Why do I think we should stay in the European Union?

This is long. But how the EU affects us now, and what the impact of leaving it would be, is complicated — and anyone who tells you it isn’t is lying to you. They’re also lying if they tell you they know what’s going to happen if we leave because, to state the obvious, no one knows what will happen if we leave the EU — because it hasn’t happened yet and there is no way of knowing exactly what will happen if we do.

Therefore, I think our decision on whether or not we want to stay in the EU comes down to two things — on the one hand, what you believe about the EU as it stands. And on the other on, the risks we face if we decide to leave.

I believe that being part of the European Union has many benefits to everyone in the UK. Below I have a go at explaining what I think these benefits are.

However, I also believe that even if you don’t believe that these benefits exist, the most likely scenarios that we will face if we leave will be very damaging for ordinary people like us, and our families and friends, that’s the subject of the post that follows this one.

Why do I think we should stay in the European Union?

No one is saying the EU is perfect. It needs reform and I would like it to be more democratic — the same is true of the UK (take a look, for example, at The House of Lords).

But I think the benefits of being part of the EU significantly outweigh its problems.

There are some nice simple benefits — cheap phone calls on holiday for example — though they’re more of a nice add on than a reason to stay in itself.

The core reasons I believe we should stay in the UK are about Britain and our position in the world, and the protection the European Union offers to us all.

A lot of these are ‘big picture’ rather than day-to-day reasons — if you’re more interested in the nuts and bolts of the reasons why we should leave or stay then the post that follows this one— “Why do I think we should not leave the European Union?” — talks more about that.

If we look to the future, I believe that the biggest problems we face as a country are global ones. How do we get international companies to pay their fair share of tax. How do we address the fact that if we don’t stop polluting our planet then our climate will change irreversibly. How do we work to defeat international terrorism. How do we make sure that we have a strong global economy which gives us all good jobs and the possibility of leading good lives.

We cannot solve these problems alone. Every single one of them will only have a chance of being solved if we work with the other countries of our world, working alongside the other people, the other humans, who share this planet with us. The European Union has been a positive voice on all of these fronts, and being part of the EU gives us in the United Kingdom a stronger voice on each and everyone one of these crucial issues than we would have if we decided to shout alone.

The EU also protects our rights as workers — it guarantees our rights to paid holiday, to maternity and paternity leave, and our right to be treated fairly and safely at work. Europe also gives us rights as citizens, which British law has never done. It funds our universities to find a cure for cancer and create the jobs of the future. EU pressure has improved our environment, our beaches, and the quality of the air we breathe. Financially, we get a lot more out of being in the EU than we put in.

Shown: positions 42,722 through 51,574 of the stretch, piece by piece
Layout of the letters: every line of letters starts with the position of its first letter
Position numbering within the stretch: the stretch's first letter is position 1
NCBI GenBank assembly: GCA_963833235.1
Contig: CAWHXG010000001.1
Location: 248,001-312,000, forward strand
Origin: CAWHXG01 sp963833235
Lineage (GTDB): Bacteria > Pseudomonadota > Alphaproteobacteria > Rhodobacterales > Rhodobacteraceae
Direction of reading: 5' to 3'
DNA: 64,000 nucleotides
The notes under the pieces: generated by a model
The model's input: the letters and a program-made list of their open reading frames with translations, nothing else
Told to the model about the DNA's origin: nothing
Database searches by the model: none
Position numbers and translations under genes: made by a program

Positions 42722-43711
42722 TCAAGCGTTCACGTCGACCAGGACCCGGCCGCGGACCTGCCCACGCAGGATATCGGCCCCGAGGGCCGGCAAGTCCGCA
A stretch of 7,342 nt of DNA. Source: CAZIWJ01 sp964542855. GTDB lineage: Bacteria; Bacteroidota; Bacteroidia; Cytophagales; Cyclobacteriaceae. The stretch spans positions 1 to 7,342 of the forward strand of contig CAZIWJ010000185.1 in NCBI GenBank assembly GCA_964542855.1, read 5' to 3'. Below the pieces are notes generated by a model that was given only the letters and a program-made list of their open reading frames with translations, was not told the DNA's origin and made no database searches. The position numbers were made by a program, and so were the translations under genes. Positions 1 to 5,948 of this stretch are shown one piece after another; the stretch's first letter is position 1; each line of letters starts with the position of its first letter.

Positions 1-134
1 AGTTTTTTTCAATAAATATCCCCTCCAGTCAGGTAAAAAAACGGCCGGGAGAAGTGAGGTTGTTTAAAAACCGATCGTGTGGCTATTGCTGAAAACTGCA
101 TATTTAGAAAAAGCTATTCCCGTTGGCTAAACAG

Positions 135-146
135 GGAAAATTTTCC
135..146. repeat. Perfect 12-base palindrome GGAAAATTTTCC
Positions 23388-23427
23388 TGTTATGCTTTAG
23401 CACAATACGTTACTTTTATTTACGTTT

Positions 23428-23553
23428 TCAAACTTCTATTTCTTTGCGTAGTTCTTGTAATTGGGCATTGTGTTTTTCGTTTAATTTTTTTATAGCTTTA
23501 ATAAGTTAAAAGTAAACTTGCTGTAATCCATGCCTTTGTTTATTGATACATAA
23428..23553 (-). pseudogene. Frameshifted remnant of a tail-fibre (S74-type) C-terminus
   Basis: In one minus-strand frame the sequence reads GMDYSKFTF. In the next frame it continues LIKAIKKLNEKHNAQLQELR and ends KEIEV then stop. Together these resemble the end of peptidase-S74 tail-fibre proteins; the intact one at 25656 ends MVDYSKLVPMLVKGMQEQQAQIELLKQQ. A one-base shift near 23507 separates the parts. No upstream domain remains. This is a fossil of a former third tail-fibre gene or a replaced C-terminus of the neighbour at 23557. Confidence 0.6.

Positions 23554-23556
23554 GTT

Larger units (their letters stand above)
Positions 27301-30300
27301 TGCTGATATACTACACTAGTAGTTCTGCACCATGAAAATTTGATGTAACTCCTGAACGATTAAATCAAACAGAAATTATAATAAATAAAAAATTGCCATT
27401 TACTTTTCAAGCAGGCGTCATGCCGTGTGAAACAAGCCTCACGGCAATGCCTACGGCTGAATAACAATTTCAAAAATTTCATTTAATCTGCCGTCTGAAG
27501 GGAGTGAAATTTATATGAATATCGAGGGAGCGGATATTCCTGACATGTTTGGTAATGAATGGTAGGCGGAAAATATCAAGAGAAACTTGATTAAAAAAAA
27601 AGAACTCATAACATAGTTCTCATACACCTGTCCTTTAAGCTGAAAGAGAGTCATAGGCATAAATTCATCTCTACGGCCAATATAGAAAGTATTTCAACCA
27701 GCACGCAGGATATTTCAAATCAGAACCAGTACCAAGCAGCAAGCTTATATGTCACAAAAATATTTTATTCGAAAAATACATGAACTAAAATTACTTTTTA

A lesson from history is that if the interests of neighbouring countries are not aligned they slide towards confrontation, and very often — eventually — to war. If you want to see that happening before your very eyes have a look at what happened in Europe between World War One and World War Two (and, while you’re at it, take a look at America too).

The biggest achievement of the European Union has been the longest period of peace in Europe’s history. It is easy to dismiss this peace as something natural, always going to happen, and nothing to do with the EU. As a generation that has never seen war on our doorstep that is the easy assumption for us to make. It is not the case — peace is something we have to work at.

The European Union has aligned our country’s interests with the interests of other countries in Europe, has built the amount of trade that happens between us and has created through that trade not only jobs, but also a shared interest in working together rather than confronting each other.

When countries pull apart, when their economies start to look inwards rather than outwards, when politicians tell us that we are better off putting up walls and tariffs rather than trading with others, it ends badly — not overnight, but bit by bit, as the years pass — trade falls, the economy suffers, then we raise trade tarrifs, then trade falls further, then further… This isn’t some abstract theory, or something from a textbook, this is what history shows happens in real life.

Britain led Europe out of tyranny, into a place where there is freedom across our continent, where decisions are made with arguments not armaments. That is a road we do not want to take a single step back down.

For me, even if you’re not interested in any of the other reasons, this reason alone is enough to want to stay in the EU.

Things that might make the world better

Things that might make the world better